Physicist defends validity of Stokes-Einstein equation in living systems
A physicist at the University of Arkansas has defended the validity of the Stokes-Einstein equation, one of Albert Einstein's most famous equations, as it relates to biology. The research will help scientists better understand antibiotic resistance and the mechanical properties of cancer cells.
Working with proteins in live bacteria, Yong Wang, assistant professor in the Fulbright College of Arts and Sciences, tested the 117-year-old equation, which provided evidence for the reality of atoms and molecules. He found that the famous equation remained valid for explaining how molecules move inside bacteria.
"Bacterial cytoplasm is not a simple soup," Wang said. "Our study showed that it might be more like spaghetti with tomato sauce and meatballs."
Cytoplasm is the crowded and complex material inside bacteria. It has high concentrations of large biological molecules, including millions of proteins, carbohydrates and salts, and all kinds of polymers and filaments, such as DNA and RNA.
Wang found that although Einstein's equation appeared to be off for proteins' motion within live bacteria, it remained valid by taking into account the entangled polymers and filaments inside bacteria.
The so-called Einstein relation—also called the Stokes-Einstein equation—is one of Einstein's major research accomplishments in his "year of miracles," 1905. Explaining the mobility of particles through liquid, the equation has been characterized as a stochastic model for Brownian motion, meaning particles move around randomly because of collisions with surrounding molecules. Most importantly, the theory provided early empirical evidence for the reality of atoms and molecules.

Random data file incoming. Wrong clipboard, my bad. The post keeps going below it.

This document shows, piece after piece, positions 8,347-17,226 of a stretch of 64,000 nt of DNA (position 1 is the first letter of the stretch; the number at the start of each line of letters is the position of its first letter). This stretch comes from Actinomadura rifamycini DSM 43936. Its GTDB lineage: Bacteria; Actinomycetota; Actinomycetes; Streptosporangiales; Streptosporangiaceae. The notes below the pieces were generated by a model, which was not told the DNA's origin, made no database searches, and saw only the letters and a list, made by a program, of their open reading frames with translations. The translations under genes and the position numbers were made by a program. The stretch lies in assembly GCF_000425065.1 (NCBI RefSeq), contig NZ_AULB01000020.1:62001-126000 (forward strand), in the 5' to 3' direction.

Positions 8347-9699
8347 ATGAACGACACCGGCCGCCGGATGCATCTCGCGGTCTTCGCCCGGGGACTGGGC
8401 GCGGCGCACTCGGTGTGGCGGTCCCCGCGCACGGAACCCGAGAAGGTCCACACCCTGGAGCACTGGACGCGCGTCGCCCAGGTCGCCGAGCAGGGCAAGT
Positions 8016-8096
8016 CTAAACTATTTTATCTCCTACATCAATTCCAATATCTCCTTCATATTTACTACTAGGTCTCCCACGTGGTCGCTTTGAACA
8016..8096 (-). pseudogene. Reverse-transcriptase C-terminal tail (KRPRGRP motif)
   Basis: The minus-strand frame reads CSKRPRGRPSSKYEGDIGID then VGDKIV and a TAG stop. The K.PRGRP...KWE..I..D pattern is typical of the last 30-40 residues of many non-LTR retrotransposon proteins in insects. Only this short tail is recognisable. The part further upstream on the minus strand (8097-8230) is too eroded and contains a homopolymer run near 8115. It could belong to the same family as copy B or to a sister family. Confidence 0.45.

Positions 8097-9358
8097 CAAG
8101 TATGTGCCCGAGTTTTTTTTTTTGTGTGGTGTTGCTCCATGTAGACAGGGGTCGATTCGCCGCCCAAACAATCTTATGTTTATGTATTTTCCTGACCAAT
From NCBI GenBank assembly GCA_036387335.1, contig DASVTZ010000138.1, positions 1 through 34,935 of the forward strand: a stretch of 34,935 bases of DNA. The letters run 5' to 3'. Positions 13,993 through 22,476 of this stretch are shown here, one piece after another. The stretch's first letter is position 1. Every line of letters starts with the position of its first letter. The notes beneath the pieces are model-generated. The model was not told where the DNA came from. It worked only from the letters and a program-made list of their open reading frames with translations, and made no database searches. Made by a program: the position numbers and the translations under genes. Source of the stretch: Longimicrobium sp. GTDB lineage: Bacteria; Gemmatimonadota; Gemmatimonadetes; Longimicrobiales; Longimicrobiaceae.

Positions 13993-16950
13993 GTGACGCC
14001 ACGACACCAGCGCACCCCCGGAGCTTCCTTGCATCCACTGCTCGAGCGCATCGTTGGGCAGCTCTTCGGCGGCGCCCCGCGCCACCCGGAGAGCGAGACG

However, over the past two decades, scientists have challenged the theory's validity as it applies to what's inside live cells and bacteria. Wang's study adds to this body of knowledge, helping resolve the current controversy.
More importantly, it provides a foundation for assessing the mechanical properties of cells and bacteria based on the Einstein relation. This should help scientists understand antibiotic resistance of certain microorganisms and the mechanical properties of cancer cells, which differ from the mechanical properties of normal, healthy cells.
On this study, which was published in Physical Review Letters, Wang worked with Lin Oliver, professor and chair of the Department of Physics, and Asmaa Sadoon, doctoral student in the microelectronics-photonics program.